Luv U 4ever!

Dear Yearbook: You're still cool. Please stay just the way you are.



High school yearbooks have survived with a very strange recipe that hasn’t changed much over the decades. That recipe starts with the idea that your school contains the brightest scholars or finest athletes. Or both. Next, it puts the grandest decrees about the future alongside the silliest sayings about study hall. Toss in some photos, a bit of verse, awful puns, local ads. Then charge a hefty fee and encourage buyers to scrawl all over their new merchandise.

It’s like working nine months to build a splendid monument in the hopes it will last forever and that people will tag it with graffiti at the unveiling.

Somehow, it works.

While newspapers and magazines struggle for breath, trying to keep up with Twitter and Facebook, one of the slowest, most static and least portable of periodicals—the lumbering yearbook—just keeps plodding along.

Granted, some colleges have dropped their yearbooks and some high school annuals are declining in popularity as electronic distractions grab attention and yearbook prices top $80. But many Central Florida high schools say their sales remain steady, even in a slow economy.

Apopka High student Shana Rhodes says she and her friends enjoy social networking sites in cyberspace, but she wanted to work on the Darter yearbook precisely because it marks their rite of passage with a tangible record.

“Twitter will go away,” says Shana, 18. “But a yearbook will never perish.”

Maybe that’s part of its ongoing appeal. Lift some of today’s 400-page volumes and you sense that those hardbound, five-pound tomes will endure even as memories fade. They’ll still be around long after hard drives crash and one technology displaces another.

You can’t use big floppy disks from the 1980s with today’s computers. But you still can open up the 1924 Echo yearbook of Orlando High School and hear the Therons, Thelmas, Ottos and Lotties issue a verdict meant to distinguish themselves forever: “It is doubtful if the fair city of Orlando will ever again witness such a brilliant, generous and all-around good class.”

You’re the best!

Nowadays the yearbook boasting tends to be more individualistic. Schools sell senior ads–full-page color tributes written by family members at about $300 a pop. It gives parents a chance to say how they doubt the fair cities of Orlando or Apopka or Kissimmee will ever witness such singular marvels again.

Boone High yearbook adviser Renee Burke says the ads sell well because many parents stay involved in all aspects of their teenagers’ lives, including shoring up self-esteem through full-page yearbook ads. She’s glad they do because the ads help defray the $120,000 needed to publish the annuals.

“It’s the notion that everyone’s a winner,” Burke says of the tribute pages. “They want that immortality.” And as an aside, she says of the family photos and parental accolades, “They do look beautiful.”

That’s quite a change from the days when ads in the back of a yearbook were mostly just a chance for local businesses to put in a good word about their future customers and workers.

Apopka seniors used to get a fond salute from the local mushroom factory: “Ralston Purina Mushroom Farm Congratulates The Graduating Class of 1976.” And in celebration of that year’s crop of students, the company proudly displayed photos of some of its finest mushrooms.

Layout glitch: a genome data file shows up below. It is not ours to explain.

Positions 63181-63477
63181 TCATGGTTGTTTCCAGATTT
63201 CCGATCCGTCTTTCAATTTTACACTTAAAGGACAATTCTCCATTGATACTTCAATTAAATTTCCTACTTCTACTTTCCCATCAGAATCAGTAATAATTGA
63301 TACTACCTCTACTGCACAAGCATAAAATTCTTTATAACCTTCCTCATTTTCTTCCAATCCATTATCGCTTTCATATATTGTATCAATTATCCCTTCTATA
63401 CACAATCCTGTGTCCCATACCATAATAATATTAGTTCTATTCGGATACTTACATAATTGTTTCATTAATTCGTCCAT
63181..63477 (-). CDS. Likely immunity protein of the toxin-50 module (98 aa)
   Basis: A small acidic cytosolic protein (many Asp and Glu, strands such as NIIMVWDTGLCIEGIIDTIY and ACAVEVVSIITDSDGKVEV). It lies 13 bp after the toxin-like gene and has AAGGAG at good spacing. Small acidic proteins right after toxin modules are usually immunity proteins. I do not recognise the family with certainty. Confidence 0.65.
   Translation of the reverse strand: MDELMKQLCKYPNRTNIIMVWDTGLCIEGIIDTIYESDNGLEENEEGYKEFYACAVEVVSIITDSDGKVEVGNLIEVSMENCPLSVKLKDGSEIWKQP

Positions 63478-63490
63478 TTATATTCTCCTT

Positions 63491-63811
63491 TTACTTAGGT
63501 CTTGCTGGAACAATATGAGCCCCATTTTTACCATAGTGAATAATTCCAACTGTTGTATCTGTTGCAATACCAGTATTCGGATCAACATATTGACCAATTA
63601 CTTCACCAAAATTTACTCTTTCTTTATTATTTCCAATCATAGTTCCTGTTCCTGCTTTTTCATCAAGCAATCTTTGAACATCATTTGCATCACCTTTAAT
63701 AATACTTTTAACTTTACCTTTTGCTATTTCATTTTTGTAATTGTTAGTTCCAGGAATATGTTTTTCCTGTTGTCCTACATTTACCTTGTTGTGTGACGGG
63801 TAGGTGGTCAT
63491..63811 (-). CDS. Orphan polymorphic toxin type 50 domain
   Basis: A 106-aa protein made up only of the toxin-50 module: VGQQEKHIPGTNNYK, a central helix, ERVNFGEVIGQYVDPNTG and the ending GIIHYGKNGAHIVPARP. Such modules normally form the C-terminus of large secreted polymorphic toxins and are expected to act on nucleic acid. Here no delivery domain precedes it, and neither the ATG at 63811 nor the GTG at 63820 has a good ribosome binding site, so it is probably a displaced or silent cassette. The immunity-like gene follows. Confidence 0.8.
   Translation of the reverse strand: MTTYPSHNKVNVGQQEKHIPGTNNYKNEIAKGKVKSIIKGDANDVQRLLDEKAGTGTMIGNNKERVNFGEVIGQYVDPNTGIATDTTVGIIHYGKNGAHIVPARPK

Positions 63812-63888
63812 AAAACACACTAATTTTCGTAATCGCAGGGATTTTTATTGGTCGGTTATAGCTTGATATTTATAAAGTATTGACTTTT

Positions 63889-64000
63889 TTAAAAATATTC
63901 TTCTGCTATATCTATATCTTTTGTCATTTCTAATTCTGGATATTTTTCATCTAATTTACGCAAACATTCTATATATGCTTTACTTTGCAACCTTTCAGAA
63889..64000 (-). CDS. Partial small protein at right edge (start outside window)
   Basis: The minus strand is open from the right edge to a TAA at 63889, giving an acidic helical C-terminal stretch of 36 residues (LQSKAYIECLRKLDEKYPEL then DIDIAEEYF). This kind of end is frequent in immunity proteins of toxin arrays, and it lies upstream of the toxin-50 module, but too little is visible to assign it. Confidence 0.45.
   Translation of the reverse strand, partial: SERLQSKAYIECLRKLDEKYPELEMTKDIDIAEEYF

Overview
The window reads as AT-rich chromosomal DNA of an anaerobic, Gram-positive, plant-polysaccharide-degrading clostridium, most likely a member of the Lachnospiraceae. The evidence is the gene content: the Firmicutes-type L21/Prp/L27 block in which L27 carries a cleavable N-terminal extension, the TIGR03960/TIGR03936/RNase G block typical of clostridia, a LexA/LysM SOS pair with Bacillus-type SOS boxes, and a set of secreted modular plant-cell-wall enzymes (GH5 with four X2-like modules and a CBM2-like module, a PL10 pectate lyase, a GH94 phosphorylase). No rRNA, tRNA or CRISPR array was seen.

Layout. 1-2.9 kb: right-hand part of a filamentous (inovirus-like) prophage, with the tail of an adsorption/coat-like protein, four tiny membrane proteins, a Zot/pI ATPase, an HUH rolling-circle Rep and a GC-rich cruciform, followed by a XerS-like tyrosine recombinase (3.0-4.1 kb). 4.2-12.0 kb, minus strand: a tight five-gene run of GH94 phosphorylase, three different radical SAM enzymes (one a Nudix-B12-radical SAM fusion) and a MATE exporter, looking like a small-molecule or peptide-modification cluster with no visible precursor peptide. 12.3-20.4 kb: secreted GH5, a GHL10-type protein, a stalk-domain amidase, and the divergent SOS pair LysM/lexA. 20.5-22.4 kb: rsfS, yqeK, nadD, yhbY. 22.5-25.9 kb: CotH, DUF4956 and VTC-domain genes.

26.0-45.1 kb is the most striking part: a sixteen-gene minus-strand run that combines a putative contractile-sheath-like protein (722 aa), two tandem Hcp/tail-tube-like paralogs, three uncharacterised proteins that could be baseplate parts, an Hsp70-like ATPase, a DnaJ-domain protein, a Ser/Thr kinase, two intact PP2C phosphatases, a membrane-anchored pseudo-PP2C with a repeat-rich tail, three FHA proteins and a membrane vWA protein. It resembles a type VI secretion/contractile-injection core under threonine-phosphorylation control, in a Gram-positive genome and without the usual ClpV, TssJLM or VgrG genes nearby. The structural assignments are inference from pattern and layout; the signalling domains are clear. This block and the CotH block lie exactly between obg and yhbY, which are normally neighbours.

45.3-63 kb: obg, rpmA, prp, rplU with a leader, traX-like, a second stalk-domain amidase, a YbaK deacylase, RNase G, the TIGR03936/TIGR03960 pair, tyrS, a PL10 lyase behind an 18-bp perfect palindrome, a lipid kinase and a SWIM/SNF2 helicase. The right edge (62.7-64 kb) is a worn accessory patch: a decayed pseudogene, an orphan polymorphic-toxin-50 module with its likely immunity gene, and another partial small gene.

But the photogenic fungi that honored Georgiana, Tim, Judy and Jeff have been replaced by glossy senior ads for Ashley, Shanika, Brandy, Arturo and Phuong, praising their honesty, character, brains and determination. They do seem like good kids, but such pages of praises never would have occurred to the parents of Wilma, Cyril, Narcile and Cyrus from Orlando High’s greatest-ever Class of 1924.

Early yearbooks offered lined pages for classmates’ autographs. That, as we know, morphed into notes written wherever, offering good wishes, mutual praise and peer approval—vital to kids of all eras. But the topics and the slang also offer windows into shifting cultural moods.

If the 1954 Devil’s Diary of Winter Garden’s Lakeview High is any indication, there was once an urgent need to remind everybody that to succeed you just need to “stay sweet as you are through the years.”

By 1965, at Edgewater High in Orlando, Larry was inscribing to Texann those immortal words that defined their era: “Raise Hell, you cool fink!!” And Susan happily admitted the best part of geometry was talking with her friend while the teacher droned on: “I don’t think either one of us learned anything, did we? If we did, it wasn’t much!!!”

By the 1980s, you could see a “stone fox” in a yearbook, and by 1990, the bywords were: “Have a rad summer!” And don’t forget to K.I.T—keep in touch. By 2000, it was T.T.F.N.—Ta-ta for now.

Today, you find abbreviations such as such as ILY (I love you) and JK (just kidding). But a new trend has taken hold. Yearbook notes are accompanied by hand-drawn designs, flowery doodles and colorful attempts at bold, freehand lettering.


Dear Yearbook, We’ll NEVER Forget You!!!!!

Once published, a yearbook won’t go through constant revisions like a Facebook page, but its owner often will. Maybe that’s why a “cool fink” such as Texann Ivy Buck loves her yearbook even though it evokes a jumble of feelings—sweet memories of a simpler time and sharp dismay at reliving her years as an awkward teen.

“I didn’t like parts of high school,” Buck says. “I didn’t feel like I fit in.”